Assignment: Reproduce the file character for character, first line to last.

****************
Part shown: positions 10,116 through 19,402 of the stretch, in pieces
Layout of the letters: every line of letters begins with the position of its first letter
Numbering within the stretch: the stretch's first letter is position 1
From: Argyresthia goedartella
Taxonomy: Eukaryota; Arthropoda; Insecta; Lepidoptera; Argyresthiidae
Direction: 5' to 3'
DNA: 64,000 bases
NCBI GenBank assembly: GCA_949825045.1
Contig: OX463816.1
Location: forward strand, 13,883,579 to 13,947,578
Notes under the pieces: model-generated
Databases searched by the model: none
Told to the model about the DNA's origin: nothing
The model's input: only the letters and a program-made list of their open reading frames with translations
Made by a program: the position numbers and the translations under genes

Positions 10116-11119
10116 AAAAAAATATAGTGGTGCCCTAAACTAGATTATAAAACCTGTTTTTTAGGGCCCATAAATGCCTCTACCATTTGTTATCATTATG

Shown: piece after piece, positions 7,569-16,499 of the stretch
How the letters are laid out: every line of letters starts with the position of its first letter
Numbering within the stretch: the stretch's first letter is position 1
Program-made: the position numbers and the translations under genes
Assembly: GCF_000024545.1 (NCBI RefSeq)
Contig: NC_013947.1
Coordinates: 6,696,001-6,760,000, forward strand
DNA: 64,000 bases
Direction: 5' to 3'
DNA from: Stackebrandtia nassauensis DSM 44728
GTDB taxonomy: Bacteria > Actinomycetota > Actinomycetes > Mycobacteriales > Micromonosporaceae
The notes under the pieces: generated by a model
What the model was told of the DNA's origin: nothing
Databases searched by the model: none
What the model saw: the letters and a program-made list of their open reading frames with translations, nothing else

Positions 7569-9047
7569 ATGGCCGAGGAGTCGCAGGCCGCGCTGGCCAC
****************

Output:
Part shown: positions 10,116 through 19,402 of the stretch, in pieces
Layout of the letters: every line of letters begins with the position of its first letter
Numbering within the stretch: the stretch's first letter is position 1
From: Argyresthia goedartella
Taxonomy: Eukaryota; Arthropoda; Insecta; Lepidoptera; Argyresthiidae
Direction: 5' to 3'
DNA: 64,000 bases
NCBI GenBank assembly: GCA_949825045.1
Contig: OX463816.1
Location: forward strand, 13,883,579 to 13,947,578
Notes under the pieces: model-generated
Databases searched by the model: none
Told to the model about the DNA's origin: nothing
The model's input: only the letters and a program-made list of their open reading frames with translations
Made by a program: the position numbers and the translations under genes

Positions 10116-11119
10116 AAAAAAATATAGTGGTGCCCTAAACTAGATTATAAAACCTGTTTTTTAGGGCCCATAAATGCCTCTACCATTTGTTATCATTATG

Shown: piece after piece, positions 7,569-16,499 of the stretch
How the letters are laid out: every line of letters starts with the position of its first letter
Numbering within the stretch: the stretch's first letter is position 1
Program-made: the position numbers and the translations under genes
Assembly: GCF_000024545.1 (NCBI RefSeq)
Contig: NC_013947.1
Coordinates: 6,696,001-6,760,000, forward strand
DNA: 64,000 bases
Direction: 5' to 3'
DNA from: Stackebrandtia nassauensis DSM 44728
GTDB taxonomy: Bacteria > Actinomycetota > Actinomycetes > Mycobacteriales > Micromonosporaceae
The notes under the pieces: generated by a model
What the model was told of the DNA's origin: nothing
Databases searched by the model: none
What the model saw: the letters and a program-made list of their open reading frames with translations, nothing else

Positions 7569-9047
7569 ATGGCCGAGGAGTCGCAGGCCGCGCTGGCCAC